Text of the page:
Write a paragraph comparing two United
States presidents. Use adjectives and
adverbs correctly to make vivid
comparisons.
72
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This time my pet mouse won’t get out so easily.
I patched up his box and did the repair carefully.
Now he sits quietly and looks curiously for that hole.
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Yes, adverbs can modify verbs.
They can, of course, also modify adjectives.
I hope you understand that, my friend.
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Which will be faster, the plane or the train?
Well, the plane certainly flies more swiftly.
However, we can get to the train station more quickly and
easily.
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His statement wasn’t nice, but he said it nicely.
If you won’t comb your hair neatly, at least get a neat
haircut.
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Didn’t anybody tell you that I was coming over?
I couldn’t call because I found no phone anywhere.
You weren’t planning anything for tonight, were you?
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We traveled more quickly by train than by car. We
arrived earlier than usual. Tom traveled farther to
get there than we did.
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Each sentence has a double negative.
We didn’t ever hear the president speak. There
was no radio where we stayed. We never read any
of the speech in the paper, either.
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correct
worse
longest
correct
correct
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Adverbs in Writing
• In this excerpt from Betsy Byars’s novel Coast to Coast, 13year-old Birch tries to convince her grandfather to take her
up in his 1940 airplane. As you read, pay special attention to
the underlined words. 
“I really want to go!” As she said it, she realized it was true. She
needed to get away from this world, and this was the way to do it.
“What are we waiting for?”
“I don’t guess it would hurt to fly to the beach and back.”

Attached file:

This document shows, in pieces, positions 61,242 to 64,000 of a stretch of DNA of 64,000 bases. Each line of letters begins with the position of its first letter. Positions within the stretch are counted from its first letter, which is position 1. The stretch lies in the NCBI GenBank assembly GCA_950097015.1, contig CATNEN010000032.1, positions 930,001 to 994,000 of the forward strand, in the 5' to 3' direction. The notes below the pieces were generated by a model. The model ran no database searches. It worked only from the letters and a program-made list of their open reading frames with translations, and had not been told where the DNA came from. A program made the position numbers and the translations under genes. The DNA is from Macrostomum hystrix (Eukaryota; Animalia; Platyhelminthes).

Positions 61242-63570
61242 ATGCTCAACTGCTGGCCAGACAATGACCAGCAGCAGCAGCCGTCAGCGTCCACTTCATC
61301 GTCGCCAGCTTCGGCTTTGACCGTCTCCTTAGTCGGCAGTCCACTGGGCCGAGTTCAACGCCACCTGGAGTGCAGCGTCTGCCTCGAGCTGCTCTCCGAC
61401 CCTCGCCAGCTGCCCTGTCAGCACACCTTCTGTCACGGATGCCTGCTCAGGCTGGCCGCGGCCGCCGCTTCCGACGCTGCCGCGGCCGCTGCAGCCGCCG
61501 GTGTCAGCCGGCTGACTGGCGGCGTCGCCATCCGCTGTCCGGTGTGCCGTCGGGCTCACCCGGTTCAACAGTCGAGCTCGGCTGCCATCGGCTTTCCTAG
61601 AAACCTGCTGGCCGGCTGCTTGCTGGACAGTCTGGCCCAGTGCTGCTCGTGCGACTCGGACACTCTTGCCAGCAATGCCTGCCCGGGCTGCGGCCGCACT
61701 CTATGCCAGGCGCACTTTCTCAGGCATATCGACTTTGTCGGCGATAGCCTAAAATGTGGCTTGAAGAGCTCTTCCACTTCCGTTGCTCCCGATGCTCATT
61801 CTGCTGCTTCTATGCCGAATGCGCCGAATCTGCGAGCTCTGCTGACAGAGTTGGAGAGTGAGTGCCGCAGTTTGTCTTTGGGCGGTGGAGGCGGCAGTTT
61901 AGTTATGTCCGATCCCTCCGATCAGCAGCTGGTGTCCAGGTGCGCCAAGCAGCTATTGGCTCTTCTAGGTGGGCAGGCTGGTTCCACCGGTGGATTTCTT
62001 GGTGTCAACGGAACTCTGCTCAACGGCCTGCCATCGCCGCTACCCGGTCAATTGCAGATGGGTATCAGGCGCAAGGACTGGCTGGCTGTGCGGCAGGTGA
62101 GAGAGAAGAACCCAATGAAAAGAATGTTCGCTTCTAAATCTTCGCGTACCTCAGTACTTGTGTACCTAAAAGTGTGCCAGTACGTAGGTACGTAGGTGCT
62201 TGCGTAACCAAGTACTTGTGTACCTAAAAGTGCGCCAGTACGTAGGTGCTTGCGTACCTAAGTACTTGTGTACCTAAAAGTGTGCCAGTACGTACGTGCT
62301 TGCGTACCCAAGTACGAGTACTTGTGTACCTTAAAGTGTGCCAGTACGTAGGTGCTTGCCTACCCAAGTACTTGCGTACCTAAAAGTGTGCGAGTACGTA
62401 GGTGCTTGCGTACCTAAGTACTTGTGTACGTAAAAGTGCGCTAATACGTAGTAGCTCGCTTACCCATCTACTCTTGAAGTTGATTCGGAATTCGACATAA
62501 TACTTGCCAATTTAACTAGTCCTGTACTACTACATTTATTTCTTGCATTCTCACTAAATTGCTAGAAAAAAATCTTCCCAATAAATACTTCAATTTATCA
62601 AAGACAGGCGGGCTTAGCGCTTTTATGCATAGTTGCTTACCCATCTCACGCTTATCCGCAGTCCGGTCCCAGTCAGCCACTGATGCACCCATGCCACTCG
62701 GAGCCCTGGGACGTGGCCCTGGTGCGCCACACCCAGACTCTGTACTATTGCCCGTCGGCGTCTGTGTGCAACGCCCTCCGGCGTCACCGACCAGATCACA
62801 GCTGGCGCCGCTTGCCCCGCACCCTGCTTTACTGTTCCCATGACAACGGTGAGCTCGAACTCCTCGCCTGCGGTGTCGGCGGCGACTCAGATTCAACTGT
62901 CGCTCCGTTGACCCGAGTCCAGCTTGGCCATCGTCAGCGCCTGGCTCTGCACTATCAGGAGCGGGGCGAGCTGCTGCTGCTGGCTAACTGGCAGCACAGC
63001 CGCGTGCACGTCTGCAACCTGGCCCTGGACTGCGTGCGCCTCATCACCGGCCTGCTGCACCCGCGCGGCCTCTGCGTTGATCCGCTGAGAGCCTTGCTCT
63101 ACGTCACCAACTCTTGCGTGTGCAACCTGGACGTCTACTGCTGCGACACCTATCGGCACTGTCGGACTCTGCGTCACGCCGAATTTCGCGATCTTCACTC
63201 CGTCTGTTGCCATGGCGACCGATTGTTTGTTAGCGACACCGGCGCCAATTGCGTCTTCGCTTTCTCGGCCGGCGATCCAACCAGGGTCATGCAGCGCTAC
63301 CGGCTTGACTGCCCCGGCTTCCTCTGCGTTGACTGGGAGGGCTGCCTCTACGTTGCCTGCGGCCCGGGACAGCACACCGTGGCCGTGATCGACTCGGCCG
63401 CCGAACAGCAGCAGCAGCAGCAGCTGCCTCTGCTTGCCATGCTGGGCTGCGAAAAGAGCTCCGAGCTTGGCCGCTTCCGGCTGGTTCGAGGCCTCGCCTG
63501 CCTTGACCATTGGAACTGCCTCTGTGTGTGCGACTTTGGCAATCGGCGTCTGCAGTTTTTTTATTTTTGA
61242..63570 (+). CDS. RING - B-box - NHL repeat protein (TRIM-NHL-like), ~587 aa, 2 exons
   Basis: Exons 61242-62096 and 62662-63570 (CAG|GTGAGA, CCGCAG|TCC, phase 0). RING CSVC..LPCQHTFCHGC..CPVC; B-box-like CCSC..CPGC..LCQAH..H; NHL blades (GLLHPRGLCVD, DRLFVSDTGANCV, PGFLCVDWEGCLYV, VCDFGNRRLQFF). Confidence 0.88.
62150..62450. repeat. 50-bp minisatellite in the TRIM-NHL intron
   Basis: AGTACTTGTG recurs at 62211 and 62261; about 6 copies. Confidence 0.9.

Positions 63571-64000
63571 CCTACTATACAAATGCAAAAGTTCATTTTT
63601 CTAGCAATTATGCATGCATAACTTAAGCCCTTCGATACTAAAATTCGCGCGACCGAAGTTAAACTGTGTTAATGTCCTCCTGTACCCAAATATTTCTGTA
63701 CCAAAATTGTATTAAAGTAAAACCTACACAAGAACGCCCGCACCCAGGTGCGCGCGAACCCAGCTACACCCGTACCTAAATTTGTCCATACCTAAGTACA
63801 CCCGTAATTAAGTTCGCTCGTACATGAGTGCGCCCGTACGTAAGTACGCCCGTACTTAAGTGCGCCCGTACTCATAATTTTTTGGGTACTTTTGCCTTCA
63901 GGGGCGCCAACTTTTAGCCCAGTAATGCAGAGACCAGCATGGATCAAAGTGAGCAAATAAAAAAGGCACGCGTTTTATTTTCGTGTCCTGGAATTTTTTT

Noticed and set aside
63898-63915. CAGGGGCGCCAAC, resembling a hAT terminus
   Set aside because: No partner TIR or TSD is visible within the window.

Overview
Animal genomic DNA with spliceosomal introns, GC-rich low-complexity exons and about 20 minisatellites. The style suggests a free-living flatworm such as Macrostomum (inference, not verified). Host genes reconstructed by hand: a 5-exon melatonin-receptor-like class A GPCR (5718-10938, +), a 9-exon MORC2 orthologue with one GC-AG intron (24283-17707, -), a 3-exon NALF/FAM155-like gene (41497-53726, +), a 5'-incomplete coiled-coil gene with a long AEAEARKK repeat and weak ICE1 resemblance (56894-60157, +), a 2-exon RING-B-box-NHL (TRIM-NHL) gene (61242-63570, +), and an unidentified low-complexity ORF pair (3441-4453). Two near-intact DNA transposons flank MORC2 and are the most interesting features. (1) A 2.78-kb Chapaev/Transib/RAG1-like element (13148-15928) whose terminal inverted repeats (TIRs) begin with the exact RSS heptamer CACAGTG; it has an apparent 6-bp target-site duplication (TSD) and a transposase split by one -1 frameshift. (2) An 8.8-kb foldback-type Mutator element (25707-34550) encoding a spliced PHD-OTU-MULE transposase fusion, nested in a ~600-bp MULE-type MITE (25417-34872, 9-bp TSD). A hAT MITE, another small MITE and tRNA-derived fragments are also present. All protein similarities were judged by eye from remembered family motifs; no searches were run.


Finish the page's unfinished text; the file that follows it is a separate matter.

“Then get in! Let’s go!”
“Don’t get in too big a hurry.” Her grandfather smiled. It was his
first real smile of the afternoon.
Birch followed him around the plane. “What are you doing?”
“Well, right now, I’m doing a preflight inspection. I check the tires,
the control surfaces, move them for freedom and cable looseness.”
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Techniques with Averbs
• Try to apply some of Betsy Byars’s writing
techniques when you write and revise your
own work. 
• To make your writing more vivid, add adverbs to
tell exactly when the action is occurring.
Compare the following:
– GENERAL WORDS Well, I’m doing a preflight inspection.
– BYARS’S VERSION Well, right now I’m doing a preflight
inspection.
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Techniques with Pronouns
• Use adverbs to reinforce the mood and tone of your
writing. 
– UNSPECIFIED TONE I want to go.
– BYARS’S VERSION I really want to go.
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Practice
Practice the techniques with adverbs by revising the following passage.
Remember that adverbs can modify verbs, adjectives, and other adverbs.
Many people read Betsy Byars’s books. She is one of the
popular young adult authors of our time. In her book Coast to
Coast, Ms. Byars’s love of flying comes across to her readers.
Thirteen-year-old Birch does not want her grandfather to sell
his plane. She is sure the plane can keep him young at heart.
Birch talks her grandfather into letting her get into the plane.
He shows her how to operate it. He gets into the plane with
her. Will Birch and her grandfather fly the old airplane? You’ll
have to read this exciting book to find out.
Explore online information about the
topics introduced in this unit.
Click on the Connect button to launch your browser and go to the
Writer’s Choice Web site. At this site, you will find unit overviews,
interactive activities, and Web sites correlated with the units and
lessons in the textbook. When you finish exploring, exit the
browser program to return to this presentation. If you experience
difficulty connecting to the Web site, manually launch your Web
browser and go to http://writerschoice.glencoe.com